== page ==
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Modern Voices
David Blight on racism in the abolitionist movement
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Q: Please discuss the racism in the abolitionist movement.
David Blight

A: Black and white abolitionists often had different agendas by the 1840s, and certainly in the 1850s. But one of the greatest frustrations that many black abolitionists faced was the racism they sometimes experienced from their fellow white abolitionists. In many cases, within the Garrisonian movement in particular, the role of the black speaker or the black writer or the black abolitionist was, in some ways, prescribed, as the famous case of Frederick Douglass' relationship with the Garrisionians.

The Garrisionians wanted Douglass to simply get up and tell his story, to tell his narrative on the platform. They didn't want him to speak about Northern racism, to take on the whole picture of the anti-slavery movement as much as he did. And it had a lot to do with why Douglass eventually broke with the Garrisionians.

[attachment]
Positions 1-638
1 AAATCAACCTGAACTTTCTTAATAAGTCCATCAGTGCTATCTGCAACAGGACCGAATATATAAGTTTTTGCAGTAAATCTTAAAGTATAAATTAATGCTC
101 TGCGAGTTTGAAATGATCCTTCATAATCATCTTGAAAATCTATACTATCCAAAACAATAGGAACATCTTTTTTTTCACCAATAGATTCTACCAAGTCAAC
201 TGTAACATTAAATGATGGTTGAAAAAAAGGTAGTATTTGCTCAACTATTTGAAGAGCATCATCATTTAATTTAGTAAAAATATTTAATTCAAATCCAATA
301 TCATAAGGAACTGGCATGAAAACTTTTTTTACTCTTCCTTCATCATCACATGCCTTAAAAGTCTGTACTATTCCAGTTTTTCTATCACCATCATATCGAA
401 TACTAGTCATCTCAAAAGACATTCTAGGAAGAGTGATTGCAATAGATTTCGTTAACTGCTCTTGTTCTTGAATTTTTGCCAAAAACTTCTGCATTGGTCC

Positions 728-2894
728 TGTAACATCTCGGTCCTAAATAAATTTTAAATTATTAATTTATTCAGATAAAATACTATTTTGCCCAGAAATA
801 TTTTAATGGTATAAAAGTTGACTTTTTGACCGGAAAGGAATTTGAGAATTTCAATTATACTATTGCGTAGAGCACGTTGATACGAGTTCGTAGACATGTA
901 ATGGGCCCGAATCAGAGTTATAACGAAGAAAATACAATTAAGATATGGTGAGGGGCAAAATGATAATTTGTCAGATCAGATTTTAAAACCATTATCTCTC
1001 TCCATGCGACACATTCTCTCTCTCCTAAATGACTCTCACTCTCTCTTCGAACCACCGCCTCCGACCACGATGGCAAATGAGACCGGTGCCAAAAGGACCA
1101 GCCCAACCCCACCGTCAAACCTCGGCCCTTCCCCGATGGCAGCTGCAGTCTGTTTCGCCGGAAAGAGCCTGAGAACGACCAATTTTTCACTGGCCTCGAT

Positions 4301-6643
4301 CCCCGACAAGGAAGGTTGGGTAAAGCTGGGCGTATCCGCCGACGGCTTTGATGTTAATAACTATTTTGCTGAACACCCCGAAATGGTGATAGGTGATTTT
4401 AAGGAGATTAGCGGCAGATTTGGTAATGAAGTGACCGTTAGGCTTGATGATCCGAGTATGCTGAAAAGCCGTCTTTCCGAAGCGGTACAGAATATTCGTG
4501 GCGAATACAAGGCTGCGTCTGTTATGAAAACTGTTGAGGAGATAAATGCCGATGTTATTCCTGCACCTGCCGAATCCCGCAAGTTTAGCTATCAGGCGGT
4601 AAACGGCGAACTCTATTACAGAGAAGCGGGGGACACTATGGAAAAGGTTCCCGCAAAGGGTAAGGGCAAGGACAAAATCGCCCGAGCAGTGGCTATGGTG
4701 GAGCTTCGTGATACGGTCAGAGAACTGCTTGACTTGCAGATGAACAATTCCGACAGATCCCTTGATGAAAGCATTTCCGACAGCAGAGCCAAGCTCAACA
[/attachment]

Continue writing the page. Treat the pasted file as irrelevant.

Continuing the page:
It was a problem for white abolitionists as well, because, in many ways, what they had discovered with black speakers is the authentic black voice, and they were using it all that they could, whether it was Douglass or whether it was Henry Garnett or whether it was others.

But for black abolitionists, it became very often simply a case of the demand for recognition, the demand for mutual respect. And it was also especially frustrating to black abolitionists to deal sometimes with the kinds of abstract debates that abolitionists would have, that white abolitionists would have, over doctrine. And, increasingly, in the 1850s, black abolitionists didn't have time to struggle over doctrinaire questions of tactics and strategy. They were by the 1850s about the business of building their own communities, and trying to organize real strategies against slavery in the South.

Many white abolitionists had certain expectations of what black abolitionists were to provide or to perform within this movement. Very often, black abolitionists had different, very different, perceptions of what their role ought to be. So, there was a struggle among white and black abolitionists about just what the proper role of a black abolitionist was in this movement.
David W. Blight
Professor of History and Black Studies
Amherst College

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